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  • Author or Editor: Erwin G. Pearson x
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Summary

Of 41 equids referred to a veterinary teaching hospital in the Pacific northwest because of dyspnea and inspiratory noise, 3 ponies were diagnosed as having liver failure, most likely attributable to pyrroliziding alkaloid toxicosis. Dyspnea appeared to be caused by laryngeal and/or pharyngeal paralysis. It is proposed that this paralysis was a manifestation of hepatic encephalopathy. Although these clinical signs are not common for pyrrolizidine toxicosis, practitioners should be aware of the possibility so that misdiagnosis of other causes of inspiratory dyspnea may not be made.

Free access
in Journal of the American Veterinary Medical Association

Abstract

Objective—To determine clinical, clinicopathologic, and postmortem abnormalities in New World camelids with pancreatic necrosis.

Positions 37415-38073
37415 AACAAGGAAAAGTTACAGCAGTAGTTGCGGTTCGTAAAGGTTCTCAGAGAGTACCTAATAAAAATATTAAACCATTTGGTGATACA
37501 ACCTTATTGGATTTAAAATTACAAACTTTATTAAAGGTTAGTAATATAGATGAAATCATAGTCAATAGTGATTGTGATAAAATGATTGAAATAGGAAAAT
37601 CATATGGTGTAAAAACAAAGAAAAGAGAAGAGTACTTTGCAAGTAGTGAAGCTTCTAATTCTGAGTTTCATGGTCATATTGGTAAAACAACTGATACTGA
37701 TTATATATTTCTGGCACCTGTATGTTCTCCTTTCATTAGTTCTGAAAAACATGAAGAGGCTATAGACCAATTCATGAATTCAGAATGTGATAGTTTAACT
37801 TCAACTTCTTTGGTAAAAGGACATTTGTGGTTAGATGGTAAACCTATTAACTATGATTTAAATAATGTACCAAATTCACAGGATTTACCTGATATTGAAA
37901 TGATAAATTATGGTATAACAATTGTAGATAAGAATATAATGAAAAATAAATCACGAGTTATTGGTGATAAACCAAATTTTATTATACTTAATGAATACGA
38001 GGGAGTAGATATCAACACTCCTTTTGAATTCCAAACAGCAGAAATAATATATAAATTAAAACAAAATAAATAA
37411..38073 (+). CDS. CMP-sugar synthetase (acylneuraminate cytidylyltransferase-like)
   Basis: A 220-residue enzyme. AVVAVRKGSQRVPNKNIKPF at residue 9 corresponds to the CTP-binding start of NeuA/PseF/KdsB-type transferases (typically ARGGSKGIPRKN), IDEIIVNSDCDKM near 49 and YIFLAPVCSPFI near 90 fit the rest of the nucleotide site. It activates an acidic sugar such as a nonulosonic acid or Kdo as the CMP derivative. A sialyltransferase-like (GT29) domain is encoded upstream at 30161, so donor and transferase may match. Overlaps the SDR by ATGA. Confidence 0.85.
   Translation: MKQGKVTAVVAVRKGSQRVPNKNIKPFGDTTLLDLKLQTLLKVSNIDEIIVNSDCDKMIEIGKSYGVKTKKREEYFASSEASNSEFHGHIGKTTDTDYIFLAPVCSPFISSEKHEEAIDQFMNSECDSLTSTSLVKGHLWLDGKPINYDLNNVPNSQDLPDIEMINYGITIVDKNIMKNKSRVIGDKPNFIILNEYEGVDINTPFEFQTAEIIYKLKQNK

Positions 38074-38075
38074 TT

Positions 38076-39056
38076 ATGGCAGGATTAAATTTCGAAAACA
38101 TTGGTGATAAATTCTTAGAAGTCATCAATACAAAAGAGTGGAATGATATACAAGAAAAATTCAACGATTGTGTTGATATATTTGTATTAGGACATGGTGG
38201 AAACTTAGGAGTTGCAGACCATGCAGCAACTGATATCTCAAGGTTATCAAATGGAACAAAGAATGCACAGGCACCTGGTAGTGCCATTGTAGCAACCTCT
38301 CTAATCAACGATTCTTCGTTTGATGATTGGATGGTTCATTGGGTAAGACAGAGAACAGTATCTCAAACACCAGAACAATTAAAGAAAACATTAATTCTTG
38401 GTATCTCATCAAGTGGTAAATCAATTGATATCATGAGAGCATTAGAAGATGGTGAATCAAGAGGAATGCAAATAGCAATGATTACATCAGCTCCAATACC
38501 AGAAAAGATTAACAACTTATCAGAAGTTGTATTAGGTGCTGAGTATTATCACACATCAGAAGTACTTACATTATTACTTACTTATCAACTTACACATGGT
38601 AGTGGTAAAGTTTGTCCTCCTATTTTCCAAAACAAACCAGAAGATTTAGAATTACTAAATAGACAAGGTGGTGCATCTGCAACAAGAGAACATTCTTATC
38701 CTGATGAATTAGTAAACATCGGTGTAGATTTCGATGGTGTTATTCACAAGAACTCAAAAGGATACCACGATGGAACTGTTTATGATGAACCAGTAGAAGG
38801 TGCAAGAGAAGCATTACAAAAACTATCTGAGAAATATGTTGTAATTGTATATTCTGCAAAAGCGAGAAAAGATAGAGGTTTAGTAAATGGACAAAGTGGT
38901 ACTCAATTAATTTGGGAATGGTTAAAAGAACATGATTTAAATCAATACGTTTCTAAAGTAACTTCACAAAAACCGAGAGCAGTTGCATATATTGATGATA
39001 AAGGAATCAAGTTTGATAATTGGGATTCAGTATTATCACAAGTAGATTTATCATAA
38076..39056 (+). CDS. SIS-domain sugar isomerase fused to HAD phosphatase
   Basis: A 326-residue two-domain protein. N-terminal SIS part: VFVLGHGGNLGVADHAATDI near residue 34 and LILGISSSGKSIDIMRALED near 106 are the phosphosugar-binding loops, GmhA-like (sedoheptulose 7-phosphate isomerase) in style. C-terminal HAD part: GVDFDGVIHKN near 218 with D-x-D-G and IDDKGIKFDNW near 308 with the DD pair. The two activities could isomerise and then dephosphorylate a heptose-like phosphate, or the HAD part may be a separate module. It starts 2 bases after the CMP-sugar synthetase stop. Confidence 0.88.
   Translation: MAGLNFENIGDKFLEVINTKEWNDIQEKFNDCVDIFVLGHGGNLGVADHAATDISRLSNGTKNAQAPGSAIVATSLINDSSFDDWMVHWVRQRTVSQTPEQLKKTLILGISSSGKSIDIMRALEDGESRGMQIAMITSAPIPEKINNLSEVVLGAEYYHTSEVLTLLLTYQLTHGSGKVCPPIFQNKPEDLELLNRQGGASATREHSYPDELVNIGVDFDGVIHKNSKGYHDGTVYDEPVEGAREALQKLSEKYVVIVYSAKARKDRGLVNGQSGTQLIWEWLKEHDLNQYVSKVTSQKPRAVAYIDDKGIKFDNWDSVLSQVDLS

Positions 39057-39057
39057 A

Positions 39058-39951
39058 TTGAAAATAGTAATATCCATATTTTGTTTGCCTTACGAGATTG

Design—Retrospective study.

Animals—10 llamas and 1 alpaca.

Procedures—Medical records of animals in which a diagnosis of pancreatic necrosis had been made on the basis of histologic examination of necropsy specimens or on the basis of clinical signs and results of clinicopathologic testing were reviewed.

Results—The initial owner complaint varied, and various other conditions were diagnosed. Clinical and clinicopathologic abnormalities were vague. Amylase activity was higher in abdominal fluid than in serum in 5 of 7 animals, and lipase activity was higher in abdominal fluid than in serum in all 7. Four animals survived, and 7 died or were euthanatized. Only 1 of the animals that died had marked inflammation of the pancreatic parenchyma. All 7 had necrosis and saponification of fat in and surrounding the pancreas.

Conclusions and Clinical Relevance—Results suggest that pancreatic necrosis may develop in New World camelids, but clinical signs are vague, and the condition may easily be confused with other diseases. The only laboratory test that appeared to be helpful in the antemortem diagnosis of pancreatic necrosis was comparison of amylase and lipase activities in abdominal fluid and serum. (J Am Vet Med Assoc 2000;217:241–244)